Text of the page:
Entertainment & Arts

England’s Bray Film Studios Gets Planning Permission For Major Revamp

Bray Film Studios, the film and TV facility that sits around 25 miles outside of London, is set to undergo a significant redevelopment after local authorities awarded planning permission to the project.

Owners said a multi-million-pound scheme will see the studio increase capacity by building nine sound stages and further facilities such as workshops. The existing rehearsal building will also be retained as will the character of the original space, including the 18th century grade 2 listed English country house that is at the heart of the studio.

That house was first bought by horror company Hammer Film Productions back in 1951 after it was used to film The Dark Light, with the studio facilities built around it over the following years. The complex was set to be demolished to be replaced by luxury apartments in 2015 but a new facility will now instead be built.

According to local reports, the plans had met opposition over the fact they were expanding into the local ‘greenbelt’ and would require the demolition of three homes and a farmhouse. However, the Royal Borough of Windsor and Maidenhead have both now granted permission for the development to go ahead.

The UK’s ongoing production boom has seen multiple large-scale studio projects move to varying stages of progress over the last few years. The owners of Bray said their plans would create up to 3,000 permanent jobs – cited as a key reason for the planning permission being granted – as well as an estimated £118m annual production spend.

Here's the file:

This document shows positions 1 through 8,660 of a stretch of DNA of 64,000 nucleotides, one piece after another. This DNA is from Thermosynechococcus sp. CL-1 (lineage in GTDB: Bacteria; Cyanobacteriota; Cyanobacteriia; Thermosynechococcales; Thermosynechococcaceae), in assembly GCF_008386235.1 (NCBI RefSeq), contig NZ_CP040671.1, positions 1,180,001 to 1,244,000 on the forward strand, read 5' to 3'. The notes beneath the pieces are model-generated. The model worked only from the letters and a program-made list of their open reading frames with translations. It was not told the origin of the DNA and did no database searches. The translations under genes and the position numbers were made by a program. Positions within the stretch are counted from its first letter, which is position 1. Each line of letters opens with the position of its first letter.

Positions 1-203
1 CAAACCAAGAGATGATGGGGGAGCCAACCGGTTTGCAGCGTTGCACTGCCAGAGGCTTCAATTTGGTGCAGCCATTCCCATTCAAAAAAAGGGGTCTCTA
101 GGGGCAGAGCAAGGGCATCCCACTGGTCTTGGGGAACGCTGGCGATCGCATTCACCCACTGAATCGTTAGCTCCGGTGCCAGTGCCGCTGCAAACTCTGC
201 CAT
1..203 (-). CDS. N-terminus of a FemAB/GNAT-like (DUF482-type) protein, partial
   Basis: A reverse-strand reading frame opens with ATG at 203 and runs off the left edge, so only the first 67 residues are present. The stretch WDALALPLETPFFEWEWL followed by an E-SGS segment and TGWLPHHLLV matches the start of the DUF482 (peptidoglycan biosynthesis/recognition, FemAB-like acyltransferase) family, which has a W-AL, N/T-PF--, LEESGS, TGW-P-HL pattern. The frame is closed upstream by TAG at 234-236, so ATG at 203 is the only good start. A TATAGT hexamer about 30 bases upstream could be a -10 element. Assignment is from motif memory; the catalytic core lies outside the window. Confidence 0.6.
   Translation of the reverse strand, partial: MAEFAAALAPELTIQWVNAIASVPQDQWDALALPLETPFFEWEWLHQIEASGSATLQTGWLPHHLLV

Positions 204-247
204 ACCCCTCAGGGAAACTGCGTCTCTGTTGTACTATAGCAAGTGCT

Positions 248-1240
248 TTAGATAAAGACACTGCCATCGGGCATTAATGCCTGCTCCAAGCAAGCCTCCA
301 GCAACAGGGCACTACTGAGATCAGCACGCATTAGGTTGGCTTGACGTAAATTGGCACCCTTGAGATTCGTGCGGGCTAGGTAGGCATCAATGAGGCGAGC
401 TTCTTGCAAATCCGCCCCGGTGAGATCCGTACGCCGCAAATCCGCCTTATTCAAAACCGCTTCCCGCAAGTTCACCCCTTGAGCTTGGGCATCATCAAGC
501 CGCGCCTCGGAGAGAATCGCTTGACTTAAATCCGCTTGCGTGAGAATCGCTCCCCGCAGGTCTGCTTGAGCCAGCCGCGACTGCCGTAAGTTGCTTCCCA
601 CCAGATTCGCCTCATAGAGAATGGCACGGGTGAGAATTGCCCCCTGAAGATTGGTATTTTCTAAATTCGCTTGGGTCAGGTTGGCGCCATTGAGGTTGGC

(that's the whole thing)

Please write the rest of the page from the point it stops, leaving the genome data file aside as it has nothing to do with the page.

Adrian Wootton OBE, Chief Executive of the British Film Commission, said: “To see the revival and continued expansion of a studio as iconic as Bray Film Studios is hugely positive for the UK screen industries. It’s an exciting time for our sector. The demand for content is at an all-time high, significant stage space developments and expansions are in the pipeline across the UK, and innovative partnerships between public and commercial screen organisations are working to address the increasing demand for skills. This investment into Bray Film Studios is an important step in harnessing these opportunities, and will hugely help in continuing to attract major international production, investment, and employment to the UK.”

Linda Teare, Director of Bray Film Studios explained: “We’re thrilled to be welcoming film and high-end television productions back to Bray. With our investment to date, our location and film-making history spanning over 70 years, we’re in a great position to respond to the demand for studio space and support Britain’s creative industries. It’s wonderful to be reviving this historic studio and preserving a part of Britain’s rich film history.”



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